But the statements were made because federal officials are also aware of Calderon’s plans to obtain a Puerto Rican official mandate for her proposals beginning on July 25th, the 50th anniversary of Puerto Rico’s local constitution.

Reacting to the rejection, Acevedo and Representative Luis Gutierrez (D-IL), the Calderon Administration’s closest ally in Congress, said that federal officials should not comment on the proposals yet since they have not yet been adopted as Puerto Rico’s official request. They and Calderon do not want rejection of the proposals before the Calderon Administration and its allies can make rejection more difficult by obtaining official sanction for the proposals and permitting them to say that the proposals represent an official mandate of the 3.8 million U.S. citizens of Puerto Rico.

Acevedo Caught Hiding or Unaware of Defeat of his Welfare Increase Bill

Resident Commissioner Acevedo recently announced with great fanfare a bill that he sponsored that would increase funding for Temporary Assistance for Needy Families (TANF) programs in Puerto Rico by an estimated $61 million a year. But he didn’t say a word when the House Ways and Means Committee defeated his bill 23-17.

The Acevedo bill would have exempted five TANF programs from the $132 million cap on TANF funding in Puerto Rico to provide "Americans," in his words, with greater benefits. Committee Ranking Minority Member Charles Rangel (D-NY) and Rep. Xavier Becerra (D-CA) offered the proposal as an amendment to welfare reform legislation under consideration by the Committee. It was defeated on a party-line vote, as were other Democratic Party amendments.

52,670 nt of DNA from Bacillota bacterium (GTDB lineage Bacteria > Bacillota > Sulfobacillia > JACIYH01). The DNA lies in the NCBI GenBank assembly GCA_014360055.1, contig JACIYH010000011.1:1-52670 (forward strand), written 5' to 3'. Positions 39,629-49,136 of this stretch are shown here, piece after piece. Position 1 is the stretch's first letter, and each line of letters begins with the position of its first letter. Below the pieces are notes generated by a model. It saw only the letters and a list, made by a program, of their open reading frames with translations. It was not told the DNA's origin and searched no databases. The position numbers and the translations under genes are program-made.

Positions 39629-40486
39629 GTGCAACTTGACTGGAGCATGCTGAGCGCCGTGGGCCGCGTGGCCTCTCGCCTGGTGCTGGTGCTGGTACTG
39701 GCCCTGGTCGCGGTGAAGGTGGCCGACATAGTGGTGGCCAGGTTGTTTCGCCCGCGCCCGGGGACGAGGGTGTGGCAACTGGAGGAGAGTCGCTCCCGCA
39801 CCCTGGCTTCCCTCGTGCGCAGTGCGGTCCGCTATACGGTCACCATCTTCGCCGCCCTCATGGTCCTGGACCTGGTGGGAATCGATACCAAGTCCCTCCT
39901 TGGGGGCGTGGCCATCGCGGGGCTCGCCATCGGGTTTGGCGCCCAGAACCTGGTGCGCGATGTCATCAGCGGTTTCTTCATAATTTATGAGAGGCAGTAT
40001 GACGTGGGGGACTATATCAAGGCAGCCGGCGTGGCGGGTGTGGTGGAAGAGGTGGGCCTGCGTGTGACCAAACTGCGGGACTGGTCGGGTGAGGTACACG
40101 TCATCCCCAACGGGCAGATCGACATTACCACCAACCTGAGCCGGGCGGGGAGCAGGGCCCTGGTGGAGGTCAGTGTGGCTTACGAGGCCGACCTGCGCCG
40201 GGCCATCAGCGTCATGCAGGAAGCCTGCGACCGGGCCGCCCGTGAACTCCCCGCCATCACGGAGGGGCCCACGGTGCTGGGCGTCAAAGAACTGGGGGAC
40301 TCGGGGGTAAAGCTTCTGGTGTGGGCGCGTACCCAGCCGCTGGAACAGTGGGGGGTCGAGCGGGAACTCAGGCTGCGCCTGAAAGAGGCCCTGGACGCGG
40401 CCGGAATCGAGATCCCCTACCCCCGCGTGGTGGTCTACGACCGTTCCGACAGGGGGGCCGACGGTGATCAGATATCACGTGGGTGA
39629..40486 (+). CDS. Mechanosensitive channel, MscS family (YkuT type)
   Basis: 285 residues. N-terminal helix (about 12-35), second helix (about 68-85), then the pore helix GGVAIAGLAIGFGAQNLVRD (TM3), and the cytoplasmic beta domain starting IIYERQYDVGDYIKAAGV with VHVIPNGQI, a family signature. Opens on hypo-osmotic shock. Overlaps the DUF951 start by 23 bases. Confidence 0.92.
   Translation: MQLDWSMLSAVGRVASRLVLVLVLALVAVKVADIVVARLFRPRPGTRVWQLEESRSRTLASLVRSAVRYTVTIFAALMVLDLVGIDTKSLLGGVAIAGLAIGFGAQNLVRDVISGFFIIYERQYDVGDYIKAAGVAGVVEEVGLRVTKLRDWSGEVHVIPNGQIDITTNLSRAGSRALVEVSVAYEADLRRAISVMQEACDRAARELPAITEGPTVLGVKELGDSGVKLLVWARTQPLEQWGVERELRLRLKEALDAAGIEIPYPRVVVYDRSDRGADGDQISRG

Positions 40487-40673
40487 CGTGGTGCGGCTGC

Afterwards, Acevedo, who always tries to announce positive federal funding news, failed to notify reporters of the development. Why is unclear. He may have been embarrassed by the defeat, or he may have been embarrassed that it took place as he left Washington for one of his regular four-day weekends away from the nation’s capital. A reliable source who spoke with Acevedo and his staff, however, suggests that they may have been unaware of what had happened to the bill while Acevedo was not present. This is not the first time that Acevedo has missed key consideration of one of his major issues. . .and missed understanding of what had happened.